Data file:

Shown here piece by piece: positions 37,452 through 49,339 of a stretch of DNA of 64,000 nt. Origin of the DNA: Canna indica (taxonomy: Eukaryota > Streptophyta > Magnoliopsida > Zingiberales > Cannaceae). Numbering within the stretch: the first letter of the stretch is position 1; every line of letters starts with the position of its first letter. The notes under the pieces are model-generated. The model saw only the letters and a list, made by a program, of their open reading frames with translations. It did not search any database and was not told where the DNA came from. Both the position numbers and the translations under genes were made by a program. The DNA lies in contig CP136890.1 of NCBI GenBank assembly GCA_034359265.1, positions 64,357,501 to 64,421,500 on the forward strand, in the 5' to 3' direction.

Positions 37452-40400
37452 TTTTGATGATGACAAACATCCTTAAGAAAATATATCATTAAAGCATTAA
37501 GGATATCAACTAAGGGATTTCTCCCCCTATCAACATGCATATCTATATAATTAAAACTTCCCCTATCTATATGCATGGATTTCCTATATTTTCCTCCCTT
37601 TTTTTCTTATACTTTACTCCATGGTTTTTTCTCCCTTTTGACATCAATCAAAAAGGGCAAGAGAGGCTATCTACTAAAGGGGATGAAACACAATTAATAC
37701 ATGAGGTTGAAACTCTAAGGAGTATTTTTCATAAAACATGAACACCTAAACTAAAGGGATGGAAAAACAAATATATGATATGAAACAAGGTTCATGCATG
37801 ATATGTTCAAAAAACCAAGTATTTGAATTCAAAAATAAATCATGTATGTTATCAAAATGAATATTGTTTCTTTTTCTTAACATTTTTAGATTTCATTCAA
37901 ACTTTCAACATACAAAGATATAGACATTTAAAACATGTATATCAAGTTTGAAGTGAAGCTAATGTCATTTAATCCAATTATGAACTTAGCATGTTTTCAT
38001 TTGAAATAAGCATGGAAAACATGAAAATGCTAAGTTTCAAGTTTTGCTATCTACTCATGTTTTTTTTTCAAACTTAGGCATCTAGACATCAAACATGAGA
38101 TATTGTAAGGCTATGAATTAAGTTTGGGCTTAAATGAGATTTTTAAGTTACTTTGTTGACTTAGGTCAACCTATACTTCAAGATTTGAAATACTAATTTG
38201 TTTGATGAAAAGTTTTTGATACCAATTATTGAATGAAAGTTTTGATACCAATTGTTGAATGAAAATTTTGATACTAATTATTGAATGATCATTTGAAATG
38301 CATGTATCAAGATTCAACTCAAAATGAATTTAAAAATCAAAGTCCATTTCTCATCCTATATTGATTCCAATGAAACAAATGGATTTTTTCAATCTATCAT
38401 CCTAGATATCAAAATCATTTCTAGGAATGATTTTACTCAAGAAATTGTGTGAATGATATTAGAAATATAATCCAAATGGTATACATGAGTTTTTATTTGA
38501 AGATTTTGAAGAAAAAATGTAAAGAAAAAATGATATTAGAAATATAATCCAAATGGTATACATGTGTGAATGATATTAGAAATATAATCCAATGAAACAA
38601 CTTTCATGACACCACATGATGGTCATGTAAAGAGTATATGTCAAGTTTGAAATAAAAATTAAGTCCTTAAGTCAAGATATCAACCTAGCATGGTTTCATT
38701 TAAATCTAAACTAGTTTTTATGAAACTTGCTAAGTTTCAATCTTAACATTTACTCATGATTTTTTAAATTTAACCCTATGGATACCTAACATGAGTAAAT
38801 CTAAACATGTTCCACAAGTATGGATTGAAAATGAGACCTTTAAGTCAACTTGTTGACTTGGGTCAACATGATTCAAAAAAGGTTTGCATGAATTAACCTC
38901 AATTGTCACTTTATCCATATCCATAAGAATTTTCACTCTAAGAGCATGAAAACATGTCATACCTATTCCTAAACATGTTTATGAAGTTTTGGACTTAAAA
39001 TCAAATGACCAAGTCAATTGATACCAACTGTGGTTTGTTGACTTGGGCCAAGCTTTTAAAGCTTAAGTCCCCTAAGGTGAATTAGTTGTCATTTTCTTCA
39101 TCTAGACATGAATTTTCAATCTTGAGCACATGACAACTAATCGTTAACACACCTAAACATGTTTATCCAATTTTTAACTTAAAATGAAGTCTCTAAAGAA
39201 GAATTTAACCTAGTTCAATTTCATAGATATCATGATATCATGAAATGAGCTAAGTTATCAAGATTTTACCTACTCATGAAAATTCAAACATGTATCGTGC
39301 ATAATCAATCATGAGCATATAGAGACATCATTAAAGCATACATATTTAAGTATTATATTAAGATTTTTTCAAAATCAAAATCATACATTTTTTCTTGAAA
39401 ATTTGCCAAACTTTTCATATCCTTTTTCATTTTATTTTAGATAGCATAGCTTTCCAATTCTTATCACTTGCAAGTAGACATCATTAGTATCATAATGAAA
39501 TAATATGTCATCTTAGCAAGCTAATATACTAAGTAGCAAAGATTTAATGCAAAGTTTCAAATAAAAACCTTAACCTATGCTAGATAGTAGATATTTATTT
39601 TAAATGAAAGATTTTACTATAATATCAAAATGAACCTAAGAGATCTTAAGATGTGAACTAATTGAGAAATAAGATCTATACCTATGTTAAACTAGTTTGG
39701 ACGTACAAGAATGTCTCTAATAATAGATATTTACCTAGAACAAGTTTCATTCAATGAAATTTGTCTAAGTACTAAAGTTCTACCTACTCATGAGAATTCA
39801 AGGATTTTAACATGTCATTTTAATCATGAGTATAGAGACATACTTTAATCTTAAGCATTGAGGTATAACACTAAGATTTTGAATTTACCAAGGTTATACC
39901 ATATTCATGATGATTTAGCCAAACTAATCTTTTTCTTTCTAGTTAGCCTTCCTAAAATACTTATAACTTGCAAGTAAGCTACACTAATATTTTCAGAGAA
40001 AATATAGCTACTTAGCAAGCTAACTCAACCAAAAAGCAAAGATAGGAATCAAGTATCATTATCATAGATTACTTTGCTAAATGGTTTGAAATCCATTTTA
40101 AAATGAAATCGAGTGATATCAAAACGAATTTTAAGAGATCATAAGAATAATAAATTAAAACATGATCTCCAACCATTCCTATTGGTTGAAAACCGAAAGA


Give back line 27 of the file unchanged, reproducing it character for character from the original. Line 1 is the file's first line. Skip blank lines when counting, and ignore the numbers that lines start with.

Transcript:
39801 AGGATTTTAACATGTCATTTTAATCATGAGTATAGAGACATACTTTAATCTTAAGCATTGAGGTATAACACTAAGATTTTGAATTTACCAAGGTTATACC